1) Start with one detail
Rather than going for broke and spending your entire decorating budget on one huge thing, focus your resources by starting with one element. Think about where you spend most of your time in your home, or what rooms are used when company comes over: those should be where you start. If people tend to gather in your kitchen, set yourself up there first.
2) Add texture
Removing wall coverings and applying fresh paint can make your room look spacious and modern, but so can incorporating some texture into your wall or floor covering. By adding patterned or textured wallpaper or carpeting, you’ll feel like you’re getting all-new interiors without having to spring for new materials. Don’t have time for an overhaul? Add some peel-and-stick decals in a fun pattern that changes up the look of your space easily.
3) Experiment with pattern
Just because you have a tight budget doesn’t mean your home has to look bland. Try using interesting patterns or textiles in unexpected ways, like applying patterned wallpaper or paint over existing walls and floors, or layering rugs. By playing with scale, material, or color and design elements like geometric shapes or stripes you can create an alluring look without spending too much money.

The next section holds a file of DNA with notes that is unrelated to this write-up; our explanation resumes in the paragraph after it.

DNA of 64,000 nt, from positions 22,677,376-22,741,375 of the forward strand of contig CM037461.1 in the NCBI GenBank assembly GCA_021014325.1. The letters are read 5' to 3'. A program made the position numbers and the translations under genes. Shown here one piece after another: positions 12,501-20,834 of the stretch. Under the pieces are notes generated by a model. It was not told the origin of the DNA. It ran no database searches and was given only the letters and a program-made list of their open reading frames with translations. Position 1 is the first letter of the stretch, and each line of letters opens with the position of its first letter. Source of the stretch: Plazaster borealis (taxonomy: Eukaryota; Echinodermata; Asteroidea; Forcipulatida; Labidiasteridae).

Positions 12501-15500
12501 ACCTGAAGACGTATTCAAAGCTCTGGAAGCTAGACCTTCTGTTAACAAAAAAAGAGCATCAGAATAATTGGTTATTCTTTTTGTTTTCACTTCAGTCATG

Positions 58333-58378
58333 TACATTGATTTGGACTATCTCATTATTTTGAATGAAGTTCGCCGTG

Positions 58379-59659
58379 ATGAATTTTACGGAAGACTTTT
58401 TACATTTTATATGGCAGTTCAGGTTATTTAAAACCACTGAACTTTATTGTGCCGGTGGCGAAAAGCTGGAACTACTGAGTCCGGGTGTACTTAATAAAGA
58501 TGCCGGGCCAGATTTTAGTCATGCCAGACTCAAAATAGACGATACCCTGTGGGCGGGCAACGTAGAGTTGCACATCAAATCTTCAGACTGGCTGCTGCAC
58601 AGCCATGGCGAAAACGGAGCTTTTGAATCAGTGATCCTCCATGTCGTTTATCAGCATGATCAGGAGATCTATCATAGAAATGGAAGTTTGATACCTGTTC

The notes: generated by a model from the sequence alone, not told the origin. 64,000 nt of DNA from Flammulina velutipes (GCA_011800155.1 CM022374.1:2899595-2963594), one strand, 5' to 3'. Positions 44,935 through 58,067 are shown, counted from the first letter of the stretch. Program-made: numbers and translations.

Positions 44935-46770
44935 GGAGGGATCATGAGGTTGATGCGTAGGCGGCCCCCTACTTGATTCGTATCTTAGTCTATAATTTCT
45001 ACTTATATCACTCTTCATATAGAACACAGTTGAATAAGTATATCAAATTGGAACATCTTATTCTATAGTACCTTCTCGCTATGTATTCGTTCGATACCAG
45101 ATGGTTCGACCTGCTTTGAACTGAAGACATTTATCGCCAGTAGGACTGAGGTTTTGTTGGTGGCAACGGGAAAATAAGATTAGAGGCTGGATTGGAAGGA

4) Create layers
If you can afford it, one great trick for creating an expensive look is layering colors and textures—in other words, using many items in your space rather than fewer. As an example, consider how painting a room red along with adding thick blankets and lots of throw pillows can give off an expensive vibe. When used together like that, these elements come across as more curated than just having one or two big-ticket items in your home.
5) Go monochromatic
Don’t settle for generic white walls when you can turn your space into an elegant gallery for less. Instead of painting each wall a different color, choose just one or two shades and paint everything else white (the walls, ceiling, trim, molding). It will save you time, money and hassle. Mix in some sleek accessories with wood grain and leather finishes to tie it all together. Designers call this monochromatic design but laymen like me just think it looks great!